Paranormal Casefile: La Llorona
When Emily Ortiz was 8 years old, she found her interest in the paranormal and all things associated with it. One day, Emily was reading about about a paranormal entity, well known in Mexico and the American Southwest known as La Llorona, which is Spanish for “The Weeping Woman.” Suddenly Emily heard a strange sound which seemed to be emanating from the bathroom in her home. She walked to the bathroom and stopped at the sink, trying to pinpoint where this strange sound was coming from. Suddenly her head was forcefully pushed into the sink and the water was turned on by some unknown assailant. As the water rose, Emily began to panic, choking for air. Thinking this was it for the young life, she kicked and screamed. Her mother, elsewhere in the home heard the struggle and ran to her aid. Her mother pulled her head out and hugged her daughter. Her mother knew, Emily wouldn’t try to do anything like this to herself and after thinking about the situation she froze and her face turned white. Her mother then screamed and almost fainted. Emily asked her mother what was wrong and her mother could only stutter out what she knew had attacked her daughter, “La-La… La Llorona.”
The legend of La Llorona is one that goes back centuries - at least to the days of the Spanish conquistadors, though nobody knows exactly how old it is or who originated the story. As with many legends, there are several versions. There is a common thread that ties the stories together though. In life, La Llorona found her beginnings as a beautiful peasant woman named Maria who married a wealthy man. Eventually after having two children, her husband loses his interest in her. In a fit of rage, Maria, threw her children into a nearby river. Realizing what she had done, searched the river, screaming, wailing in agony trying to find her children, but it was too late. Maria could be found in her white wedding dress screaming in the streets and was so stricken with grief that she starved herself to death. Now her restless spirit is doomed to stalk the lands of Mexico and the American Southwest for an eternity, ever searching for her children that she sentenced to a watery grave.
For centuries, many have encountered an apparition of a weeping woman in a white dress that has become known as La Llorona. Some say she can be seen walking local river banks at night. Some have even reported witnessed her levitating over waterways and through nearby forests. Legend has it, that if you’re one of the unlucky souls that happen to make her acquaintance at night, death will come for you. Some accounts specify that she targets children, but others say she will attack anyone; man, woman or child who dares to get too close to her. Children are also warned not to go out at dark because La Llorona may snatch them up and drag them into a nearby river.
There are some interesting origin stories for this legend and I wanted to cover a few. Most of them seem to be variations of La Llorona being the beautiful peasant woman, married to a man of higher class, who either leaves her, or she is a single mother who neglects her children while cavorting with men. In all cases her children are either drowned by her, or drown by accident.
Interestingly, some believe there might be a connection in historical documentation from the 16th Century. This story involves the story of a young Aztec girl known as La Malinche (also known as Malinalli, Marina, and Malintzin). She was known as an interpreter and guide for the invading Spanish conquistadors of the early 16th Century. It was said that in 1519, Malinche fell in love with the infamous Spanish conquistador, Hernán Cortés and their budding romance produced two sons. Some believe when Cortés decided to return to Spain, La Malinche was not allowed to return with him and their two sons. Out of spite, she dragged her sons to a nearby river and threw them into the river. Like the other versions of this story she went mad with grief and guilt, searching and hoping for her sons to return to her, only to eventually meet her own demise. Historians disagree that this is a potential origin story for La Llorona though as there is documentation confirming she only had one son with Cortés and it’s unlikely she drowned him as she was later married off to a Spanish Hidalgo and had a daughter with her new husband.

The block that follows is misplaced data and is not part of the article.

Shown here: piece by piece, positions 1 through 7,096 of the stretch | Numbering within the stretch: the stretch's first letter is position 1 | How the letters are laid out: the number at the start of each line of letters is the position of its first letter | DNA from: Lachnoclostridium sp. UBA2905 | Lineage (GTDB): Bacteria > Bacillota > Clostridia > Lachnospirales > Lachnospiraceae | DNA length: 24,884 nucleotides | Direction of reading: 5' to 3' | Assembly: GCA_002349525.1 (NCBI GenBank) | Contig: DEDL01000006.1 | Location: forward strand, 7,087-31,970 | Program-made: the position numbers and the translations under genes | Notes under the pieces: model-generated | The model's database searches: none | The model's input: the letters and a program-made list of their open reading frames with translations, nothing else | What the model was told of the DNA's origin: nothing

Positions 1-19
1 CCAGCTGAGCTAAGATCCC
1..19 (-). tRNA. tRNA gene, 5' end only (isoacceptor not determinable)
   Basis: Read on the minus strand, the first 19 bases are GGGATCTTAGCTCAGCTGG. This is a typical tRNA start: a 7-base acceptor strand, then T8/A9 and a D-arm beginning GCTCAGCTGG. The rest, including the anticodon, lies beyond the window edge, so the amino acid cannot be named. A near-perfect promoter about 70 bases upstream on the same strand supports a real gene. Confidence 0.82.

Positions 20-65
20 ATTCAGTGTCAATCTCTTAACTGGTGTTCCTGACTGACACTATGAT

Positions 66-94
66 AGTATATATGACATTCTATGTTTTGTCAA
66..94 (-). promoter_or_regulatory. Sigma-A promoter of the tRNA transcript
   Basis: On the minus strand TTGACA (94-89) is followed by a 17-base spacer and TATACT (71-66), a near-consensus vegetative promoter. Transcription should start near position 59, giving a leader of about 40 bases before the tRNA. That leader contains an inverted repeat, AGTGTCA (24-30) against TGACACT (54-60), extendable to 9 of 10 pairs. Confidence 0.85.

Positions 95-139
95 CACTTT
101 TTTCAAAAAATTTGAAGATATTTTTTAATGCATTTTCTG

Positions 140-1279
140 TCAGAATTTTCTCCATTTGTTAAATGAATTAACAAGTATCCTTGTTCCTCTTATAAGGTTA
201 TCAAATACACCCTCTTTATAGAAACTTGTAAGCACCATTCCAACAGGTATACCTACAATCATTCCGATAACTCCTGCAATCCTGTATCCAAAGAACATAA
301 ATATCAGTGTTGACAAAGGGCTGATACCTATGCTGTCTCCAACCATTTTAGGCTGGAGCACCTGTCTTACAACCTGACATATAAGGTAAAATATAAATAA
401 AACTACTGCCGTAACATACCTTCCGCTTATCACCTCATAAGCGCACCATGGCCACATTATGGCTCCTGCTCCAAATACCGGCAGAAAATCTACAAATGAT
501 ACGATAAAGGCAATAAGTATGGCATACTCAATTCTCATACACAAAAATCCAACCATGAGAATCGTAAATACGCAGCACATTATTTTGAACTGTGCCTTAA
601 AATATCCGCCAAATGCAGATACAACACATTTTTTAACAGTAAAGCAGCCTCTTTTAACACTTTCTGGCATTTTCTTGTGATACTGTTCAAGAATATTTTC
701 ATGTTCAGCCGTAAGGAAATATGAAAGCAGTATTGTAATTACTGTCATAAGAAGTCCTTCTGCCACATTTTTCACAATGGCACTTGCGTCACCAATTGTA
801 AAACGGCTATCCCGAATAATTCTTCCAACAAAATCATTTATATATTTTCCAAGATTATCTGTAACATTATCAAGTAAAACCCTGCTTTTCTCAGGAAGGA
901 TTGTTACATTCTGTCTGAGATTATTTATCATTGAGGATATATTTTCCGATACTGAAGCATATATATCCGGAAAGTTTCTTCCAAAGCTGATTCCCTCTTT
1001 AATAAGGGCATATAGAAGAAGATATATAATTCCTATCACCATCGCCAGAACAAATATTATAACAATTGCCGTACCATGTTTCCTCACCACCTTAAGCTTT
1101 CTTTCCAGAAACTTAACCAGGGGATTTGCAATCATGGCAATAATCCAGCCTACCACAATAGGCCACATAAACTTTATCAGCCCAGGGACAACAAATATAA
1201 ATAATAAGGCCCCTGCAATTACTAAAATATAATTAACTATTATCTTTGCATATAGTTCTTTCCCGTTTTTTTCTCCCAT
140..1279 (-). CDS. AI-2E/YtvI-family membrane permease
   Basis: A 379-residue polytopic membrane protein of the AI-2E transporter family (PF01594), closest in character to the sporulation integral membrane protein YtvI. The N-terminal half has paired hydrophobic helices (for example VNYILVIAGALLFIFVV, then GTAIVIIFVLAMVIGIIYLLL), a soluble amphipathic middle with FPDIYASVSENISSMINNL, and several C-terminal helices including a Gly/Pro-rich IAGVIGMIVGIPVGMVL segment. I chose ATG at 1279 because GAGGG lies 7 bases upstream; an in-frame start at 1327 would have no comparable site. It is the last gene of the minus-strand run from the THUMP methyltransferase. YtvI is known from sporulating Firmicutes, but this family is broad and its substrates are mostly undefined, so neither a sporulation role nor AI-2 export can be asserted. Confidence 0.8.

Furthermore, the legend of La Llorona has also been connected further back into Aztec legend and some believe that a very similar entity in Aztec culture was seen as an omen predicting the conquest of Mexico by a fearsome goddess. This goddess was known as Cihuacōātl or “Snake Woman.” Similar to La Llorona, this being was known as a savage beast and an evil omen. Additionally she wore white, wandered at night, and could be heard letting out unearthly cries. This is a pretty interesting connection if you ask me.
On a final note, it seems the legend of a vengeful mother figure that kills her own children can actually be traced back even further in time to ancient Greek Mythology. According to the myth, Medea killed her two sons after being betrayed by her husband, Jason. So it seems that the story about the ghost of a homicidal mother who comes back to haunt people finds its roots deep within our collective culture. Perhaps the pain is too great to let go of this realm and thus the spirits of mothers who angrily kill their own children are trapped here forever and transform into malevolent entities. One thing is for certain though; should you ever find yourself walking about at night and hear the ghostly and haunted howls of a woman nearby, it’s best to turn around and leave as fast as you can…